”He seemed quite unsteady. He turned to an attendant and said, ‘Who is this fellow?’ I laughed that off and offered my congratulations about the baby.
“Healy staggered toward me and punched me on the nose. My nose began to bleed. The next thing I knew, he had hit me in the mouth. And he followed that up with a stiff punch to the chin, which nearly knocked me out.
“I shoved him away from me, because I didn’t want to hurt him, and the attendants led him to an ante-room. Pretty soon, they came back and said Ted wanted to see me. I walked in and shook hands.
“Then Ted went out and got in a taxicab and that’s the last I saw of him. As I recall, he wasn’t marked up when I last saw him.”
The Herald-Express (Dec. 23, 1937) published this version:
“I knew that Ted was delighted because a son had been born to his wife and I had heard he was celebrating the ‘blessed event,’ ” Broccoli related. “So when he came up to the bar I asked him, in friendly fashion, to have a drink as a toast to his wife and son.
“Ted seemed a bit unsteady. He turned to an attendant at the bar and asked, pointing to me, ‘Who is this fellow?’ However, I ignored that and congratulated him.
‘But Healy came at me and punched me on the nose. My nose began to bleed. Then he hit me in the mouth and added a punch to my chin which nearly knocked me out. I shoved him away because I did not want to hurt him Attendants then took him into an anteroom.”
Broccoli added that attendants came to him a few minutes later and said Healy wanted to see him.
“I went into the anteroom and we shook hands,” Broccoli went on. “Ted then called a taxicab and was driven away. That was the last I saw of him. My recollection is that there were no marks of any kind on Ted’s face as a result of our scuffle.”
The Daily News (Dec. 23, 1937) said:
“I am certain I did not injure his forehead,” Broccoli declared. “When Healy left he did not have a mark on his face that I remember.”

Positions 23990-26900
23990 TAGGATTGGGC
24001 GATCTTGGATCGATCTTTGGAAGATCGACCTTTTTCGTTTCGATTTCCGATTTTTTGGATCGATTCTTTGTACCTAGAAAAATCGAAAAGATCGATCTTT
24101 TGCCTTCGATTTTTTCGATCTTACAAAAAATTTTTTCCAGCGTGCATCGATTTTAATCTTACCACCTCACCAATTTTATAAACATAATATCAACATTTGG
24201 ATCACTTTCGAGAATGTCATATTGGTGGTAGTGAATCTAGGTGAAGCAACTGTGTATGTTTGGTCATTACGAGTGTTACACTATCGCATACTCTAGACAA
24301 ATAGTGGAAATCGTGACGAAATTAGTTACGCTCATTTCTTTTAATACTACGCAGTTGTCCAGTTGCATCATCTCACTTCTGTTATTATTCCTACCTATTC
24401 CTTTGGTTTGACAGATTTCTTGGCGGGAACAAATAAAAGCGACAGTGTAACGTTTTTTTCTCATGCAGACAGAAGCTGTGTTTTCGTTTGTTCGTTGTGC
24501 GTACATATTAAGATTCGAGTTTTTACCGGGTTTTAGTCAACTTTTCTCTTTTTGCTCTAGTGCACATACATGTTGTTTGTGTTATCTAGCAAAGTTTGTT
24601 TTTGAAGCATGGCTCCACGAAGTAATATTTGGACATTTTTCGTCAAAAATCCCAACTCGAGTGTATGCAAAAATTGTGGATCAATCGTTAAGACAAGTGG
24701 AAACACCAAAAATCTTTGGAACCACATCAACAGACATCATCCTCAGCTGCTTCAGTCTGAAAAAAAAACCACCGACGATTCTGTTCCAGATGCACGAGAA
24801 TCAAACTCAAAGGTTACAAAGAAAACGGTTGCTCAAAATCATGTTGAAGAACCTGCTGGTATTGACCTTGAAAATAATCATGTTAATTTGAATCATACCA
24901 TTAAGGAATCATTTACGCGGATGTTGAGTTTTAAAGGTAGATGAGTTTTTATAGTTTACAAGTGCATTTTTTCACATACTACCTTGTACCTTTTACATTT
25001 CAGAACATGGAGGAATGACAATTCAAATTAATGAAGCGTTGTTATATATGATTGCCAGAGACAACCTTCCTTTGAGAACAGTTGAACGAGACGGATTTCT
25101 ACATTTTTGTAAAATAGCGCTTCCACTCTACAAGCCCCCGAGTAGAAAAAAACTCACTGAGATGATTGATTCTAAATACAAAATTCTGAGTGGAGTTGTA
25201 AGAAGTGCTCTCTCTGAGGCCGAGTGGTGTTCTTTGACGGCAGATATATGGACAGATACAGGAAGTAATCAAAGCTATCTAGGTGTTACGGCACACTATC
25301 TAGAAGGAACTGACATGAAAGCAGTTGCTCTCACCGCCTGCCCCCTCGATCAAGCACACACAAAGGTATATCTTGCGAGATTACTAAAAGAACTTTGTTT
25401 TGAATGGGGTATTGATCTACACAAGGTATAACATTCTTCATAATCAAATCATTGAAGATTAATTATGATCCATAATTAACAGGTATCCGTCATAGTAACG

Broccoli’s account was accepted by Betty Braun Healy and by police. It was also corroborated by an unidentified source in the Examiner.
The Examiner reported (Dec. 28, 1937):
Albert Broccoli, Hollywood man about town, said Healy struck him three times in the face, but Broccoli made no return, merely pushing Healy aside. Attorney [Walter A.] Ham and Mrs. Healy are satisfied that Healy did not receive ill treatment from Broccoli.
The unidentified witness said, according to the Examiner (Dec. 25, 1937):
“What occurred was just as Broccoli described it in Thursday’s Examiner. Healy took several punches at Broccoli and Broccoli pushed him away, but did not knock him down or handle him at all roughly.
“Then Healy went to a table at which two men and two women were seated. One of the men objected to Healy’s remarks. Healy apparently was very drunk.
“There was a disturbance, which was observed by attendants, who led Healy out.
Sees Actor Get
Whale of Beating
“The man with whom Healy had quarreled followed them. He was gone for a few minutes. Then he returned to his table and said:
“I took a poke at him and knocked him down. But he got up smiling and we shook hands and he told me he was sorry for what had happened and asked if we were still friends. I told him sure.
“I didn’t hurt him — just knocked him down. BUT another fellow IS BEATING HIM UP — GIVING HIM A WHALE OF A BEATING.
The only criticism of Broccoli by anyone came from Police Capt. H.J. Wallis, who told the Herald-Express (Dec. 23, 1937):
“It looks to me that Mr. Broccoli is trying to glorify himself at Healy’s expense. Why didn’t he come forward and tell about his reported scuffle with Healy before the autopsy was held? Instead he kept silent until the autopsy disclosed the death was due to natural causes and that the alleged scuffle didn’t have anything to do with Healy’s fatal illness.”
To be continued.